PORTLAND, Ore. (AP) — The effects of the drought and heat on trees won’t be fully known until next spring, tree experts in Oregon say.
Oregon State University professor and forest health specialist Dave Shaw told The Oregonian/OregonLive that there’s typically delayed mortality associated with drought. But rain is predicted this weekend.
“It will definitely be a good thing for the forests,” Shaw said. “But we won’t really know how the trees did this year until next spring, as we often see delayed mortality associated with drought.”
All of Oregon is experiencing drought ranging from severe to exceptional, the worst category. Leaves on some trees are turning brown instead of the traditional fall colors before falling to the ground.
Extreme conditions like these are often from a combination of unusual random, short-term and natural weather patterns heightened by long-term, human-caused climate change. Scientists have long warned that the weather will get wilder as the world warms.
Climate change has made the West much warmer and drier in the past 30 years. Special calculations are needed to determine how much global warming is to blame, if at all, for a single extreme weather event.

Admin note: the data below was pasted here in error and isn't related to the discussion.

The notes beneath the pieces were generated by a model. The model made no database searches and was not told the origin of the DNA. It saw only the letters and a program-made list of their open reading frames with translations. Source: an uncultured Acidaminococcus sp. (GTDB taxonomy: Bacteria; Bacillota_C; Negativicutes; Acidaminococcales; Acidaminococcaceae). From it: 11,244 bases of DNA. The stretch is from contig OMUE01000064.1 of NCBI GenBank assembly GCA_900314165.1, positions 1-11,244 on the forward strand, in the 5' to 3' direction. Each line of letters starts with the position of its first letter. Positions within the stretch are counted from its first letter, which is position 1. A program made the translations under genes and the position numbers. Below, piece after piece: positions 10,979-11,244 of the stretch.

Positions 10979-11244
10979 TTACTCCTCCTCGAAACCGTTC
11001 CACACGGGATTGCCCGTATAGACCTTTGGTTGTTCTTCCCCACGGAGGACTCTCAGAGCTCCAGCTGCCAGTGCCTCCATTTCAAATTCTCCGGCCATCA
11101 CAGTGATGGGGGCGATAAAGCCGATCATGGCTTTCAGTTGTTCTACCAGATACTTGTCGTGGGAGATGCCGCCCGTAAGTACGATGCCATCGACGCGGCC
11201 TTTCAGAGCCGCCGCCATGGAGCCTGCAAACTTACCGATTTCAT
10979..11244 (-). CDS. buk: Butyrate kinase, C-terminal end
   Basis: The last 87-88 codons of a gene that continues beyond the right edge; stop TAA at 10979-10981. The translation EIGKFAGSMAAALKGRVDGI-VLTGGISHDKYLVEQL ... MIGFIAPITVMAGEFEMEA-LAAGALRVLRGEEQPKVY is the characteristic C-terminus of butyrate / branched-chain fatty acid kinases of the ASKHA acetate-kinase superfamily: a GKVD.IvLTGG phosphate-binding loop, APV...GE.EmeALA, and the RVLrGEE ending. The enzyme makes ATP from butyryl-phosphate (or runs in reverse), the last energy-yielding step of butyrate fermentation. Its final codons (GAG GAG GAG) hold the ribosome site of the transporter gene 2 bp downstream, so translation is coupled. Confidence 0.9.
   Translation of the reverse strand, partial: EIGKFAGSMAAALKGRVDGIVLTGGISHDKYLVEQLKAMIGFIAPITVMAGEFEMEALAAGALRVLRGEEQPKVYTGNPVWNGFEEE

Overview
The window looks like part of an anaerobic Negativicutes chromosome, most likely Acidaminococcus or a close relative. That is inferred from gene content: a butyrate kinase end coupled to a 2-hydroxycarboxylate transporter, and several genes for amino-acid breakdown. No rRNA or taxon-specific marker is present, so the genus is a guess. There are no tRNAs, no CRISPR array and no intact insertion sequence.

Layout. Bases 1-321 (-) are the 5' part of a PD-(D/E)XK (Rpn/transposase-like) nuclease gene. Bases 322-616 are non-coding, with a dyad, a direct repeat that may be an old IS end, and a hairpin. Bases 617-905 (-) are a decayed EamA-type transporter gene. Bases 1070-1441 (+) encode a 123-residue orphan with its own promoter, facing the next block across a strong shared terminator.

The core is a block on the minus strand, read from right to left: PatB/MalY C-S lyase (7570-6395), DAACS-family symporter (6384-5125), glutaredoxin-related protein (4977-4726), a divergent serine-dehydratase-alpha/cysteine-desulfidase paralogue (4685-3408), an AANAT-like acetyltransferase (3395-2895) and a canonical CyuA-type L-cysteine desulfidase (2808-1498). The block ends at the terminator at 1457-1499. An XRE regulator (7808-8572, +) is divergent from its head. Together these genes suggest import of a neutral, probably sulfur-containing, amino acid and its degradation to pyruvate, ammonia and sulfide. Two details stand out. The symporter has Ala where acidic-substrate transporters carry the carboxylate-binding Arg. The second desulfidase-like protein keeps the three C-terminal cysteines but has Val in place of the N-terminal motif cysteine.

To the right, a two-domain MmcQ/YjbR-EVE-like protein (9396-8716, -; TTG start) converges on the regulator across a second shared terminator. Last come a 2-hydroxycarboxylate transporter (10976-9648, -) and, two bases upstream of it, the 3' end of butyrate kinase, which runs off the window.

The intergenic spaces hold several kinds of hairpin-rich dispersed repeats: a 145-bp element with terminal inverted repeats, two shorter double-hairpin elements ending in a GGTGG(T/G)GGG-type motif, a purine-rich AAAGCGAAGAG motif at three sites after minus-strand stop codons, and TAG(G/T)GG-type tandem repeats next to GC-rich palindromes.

Certified arborist Andrew Craig of Springwater Arboriculture in Milwaukie said that when trees lose too many leaves, they can’t get enough energy from sunlight needed to grow and fight off disease.
“The trees start to decline because they are running on reserves,” he said.
He said that big leaf maples in some places are dying, and Hemlocks are struggling with bug infestations and lack of water.
“The Western red cedar is going to disappear in the valley within the next 20 years except for in very protected pockets,” he said. “The drought is killing them.”
He said it's not just drought from this year, but the cumulative effects of recent years.
“The last five years has been so profound that trees can’t adapt fast enough,” he said.